On Sept. 24, the NAACP, educational institutions, the League of Women Voters and scores of other organizations will host events across the nation to register new voters vote. It is part of a National Voter Registration Day effort to ensure that everyone who is eligible can cast ballots in November.
Off-year election years typically aren't as sexy as presidential campaign cycles and, as a result, turnout tends to be low. In 2008, for example, voters headed to the polls in record numbers, in large part to show their support for then Sen. Barack Obama.
Four years later, they did it again, and in 2012, Black voter turnout was for the first time higher than any other demographic group, despite efforts by Republican-led state legislatures to make it more difficult by passing voter ID laws, shortening early voting periods and other measures.
“We must register to vote and participate in local, state and federal elections to send a message that we will not move backward and be silenced; voting is our voice and our power," said Judith Browne Dianis, co-director of the Advancement Project.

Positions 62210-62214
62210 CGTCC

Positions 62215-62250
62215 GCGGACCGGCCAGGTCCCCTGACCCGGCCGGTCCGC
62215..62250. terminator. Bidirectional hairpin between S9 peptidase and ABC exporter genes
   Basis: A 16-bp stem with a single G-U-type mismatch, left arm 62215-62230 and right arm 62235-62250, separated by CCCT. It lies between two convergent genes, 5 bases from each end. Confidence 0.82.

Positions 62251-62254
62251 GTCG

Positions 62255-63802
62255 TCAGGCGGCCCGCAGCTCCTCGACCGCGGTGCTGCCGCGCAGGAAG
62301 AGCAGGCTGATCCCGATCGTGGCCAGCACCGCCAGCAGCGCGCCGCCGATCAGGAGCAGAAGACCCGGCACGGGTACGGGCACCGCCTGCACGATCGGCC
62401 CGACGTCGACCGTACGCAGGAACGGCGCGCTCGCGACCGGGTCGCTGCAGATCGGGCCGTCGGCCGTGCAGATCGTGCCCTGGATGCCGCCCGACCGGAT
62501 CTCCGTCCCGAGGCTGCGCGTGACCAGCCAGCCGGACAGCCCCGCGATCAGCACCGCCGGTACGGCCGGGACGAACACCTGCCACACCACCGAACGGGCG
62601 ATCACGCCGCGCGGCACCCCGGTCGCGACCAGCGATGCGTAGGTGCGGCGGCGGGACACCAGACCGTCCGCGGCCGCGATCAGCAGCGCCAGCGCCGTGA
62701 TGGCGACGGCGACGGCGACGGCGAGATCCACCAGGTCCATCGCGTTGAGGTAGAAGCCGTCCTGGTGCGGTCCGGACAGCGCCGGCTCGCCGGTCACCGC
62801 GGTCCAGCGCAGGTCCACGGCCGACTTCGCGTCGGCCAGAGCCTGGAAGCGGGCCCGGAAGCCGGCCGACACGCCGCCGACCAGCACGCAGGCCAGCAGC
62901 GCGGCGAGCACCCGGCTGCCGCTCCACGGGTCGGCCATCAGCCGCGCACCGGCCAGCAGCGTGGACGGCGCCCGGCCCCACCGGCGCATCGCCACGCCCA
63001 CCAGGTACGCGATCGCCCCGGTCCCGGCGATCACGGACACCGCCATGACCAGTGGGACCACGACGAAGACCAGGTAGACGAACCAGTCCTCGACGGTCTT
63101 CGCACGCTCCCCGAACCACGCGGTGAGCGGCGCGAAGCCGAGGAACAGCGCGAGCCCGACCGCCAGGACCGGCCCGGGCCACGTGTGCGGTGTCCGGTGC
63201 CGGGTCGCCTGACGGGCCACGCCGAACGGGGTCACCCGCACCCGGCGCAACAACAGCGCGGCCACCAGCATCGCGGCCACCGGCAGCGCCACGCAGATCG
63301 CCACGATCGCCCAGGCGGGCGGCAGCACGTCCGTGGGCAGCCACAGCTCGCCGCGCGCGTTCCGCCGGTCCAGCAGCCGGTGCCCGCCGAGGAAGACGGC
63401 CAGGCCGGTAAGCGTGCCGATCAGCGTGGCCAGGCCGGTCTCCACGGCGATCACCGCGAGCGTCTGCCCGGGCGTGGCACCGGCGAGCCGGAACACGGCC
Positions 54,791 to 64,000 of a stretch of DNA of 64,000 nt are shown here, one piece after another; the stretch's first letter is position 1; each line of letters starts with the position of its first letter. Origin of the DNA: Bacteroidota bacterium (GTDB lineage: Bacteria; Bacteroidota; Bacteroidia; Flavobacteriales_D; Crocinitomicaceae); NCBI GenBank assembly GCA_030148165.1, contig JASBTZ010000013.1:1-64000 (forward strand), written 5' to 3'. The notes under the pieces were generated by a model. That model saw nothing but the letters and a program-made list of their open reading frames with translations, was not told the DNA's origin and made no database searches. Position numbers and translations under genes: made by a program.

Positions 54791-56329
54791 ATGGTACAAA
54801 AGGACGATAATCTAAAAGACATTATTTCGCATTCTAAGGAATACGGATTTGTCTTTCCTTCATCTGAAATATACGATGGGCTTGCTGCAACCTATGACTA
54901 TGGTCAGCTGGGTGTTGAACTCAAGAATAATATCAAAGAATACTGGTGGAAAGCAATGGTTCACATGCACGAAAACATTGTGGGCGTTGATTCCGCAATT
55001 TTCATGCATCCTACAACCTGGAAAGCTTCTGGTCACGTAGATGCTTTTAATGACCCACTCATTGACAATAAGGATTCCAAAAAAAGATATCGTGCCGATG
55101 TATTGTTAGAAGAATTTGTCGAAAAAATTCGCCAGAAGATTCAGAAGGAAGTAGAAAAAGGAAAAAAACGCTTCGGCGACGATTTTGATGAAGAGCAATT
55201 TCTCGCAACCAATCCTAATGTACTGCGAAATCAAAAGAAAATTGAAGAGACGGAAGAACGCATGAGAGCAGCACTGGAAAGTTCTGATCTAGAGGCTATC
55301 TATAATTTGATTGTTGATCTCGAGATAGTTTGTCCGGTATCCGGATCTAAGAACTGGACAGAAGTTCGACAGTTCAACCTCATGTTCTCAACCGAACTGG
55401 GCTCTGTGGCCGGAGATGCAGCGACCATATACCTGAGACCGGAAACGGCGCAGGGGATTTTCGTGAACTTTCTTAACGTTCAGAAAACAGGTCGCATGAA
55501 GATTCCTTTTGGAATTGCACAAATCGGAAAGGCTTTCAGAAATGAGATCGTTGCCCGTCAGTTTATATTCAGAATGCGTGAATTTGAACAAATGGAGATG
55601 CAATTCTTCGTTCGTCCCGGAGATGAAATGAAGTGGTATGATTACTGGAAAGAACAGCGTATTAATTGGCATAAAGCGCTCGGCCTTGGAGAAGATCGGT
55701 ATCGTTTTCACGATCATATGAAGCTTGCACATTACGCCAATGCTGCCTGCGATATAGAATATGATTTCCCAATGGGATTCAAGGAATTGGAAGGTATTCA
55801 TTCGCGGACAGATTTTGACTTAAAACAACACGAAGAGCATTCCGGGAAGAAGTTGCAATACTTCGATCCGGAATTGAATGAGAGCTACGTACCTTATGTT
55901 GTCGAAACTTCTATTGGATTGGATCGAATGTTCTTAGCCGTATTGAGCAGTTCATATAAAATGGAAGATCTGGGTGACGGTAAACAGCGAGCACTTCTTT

In 2013, more than 1,000 elections will take place at the state and local level, several featuring African-American candidates. The most famous of them is Newark Mayor Cory Booker, who is running for a seat in the U.S. Senate.
"If we have better turnout, we can see positive voting reforms," said Katherine Culliton-González, the Advancement Project's director of voter protection.
Citing as an example Virginia, a state that has implemented a voter ID law and doesn't have an early voting period, she added, "If people get out to vote now and change the political composition of the state, then we'll have more access to the ballot. So it's very important that people turn out for these state-level issues about voting rights and really about every right."
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(Photo: Matt Stamey/Staff photographer/Gainesville Sun /Landov)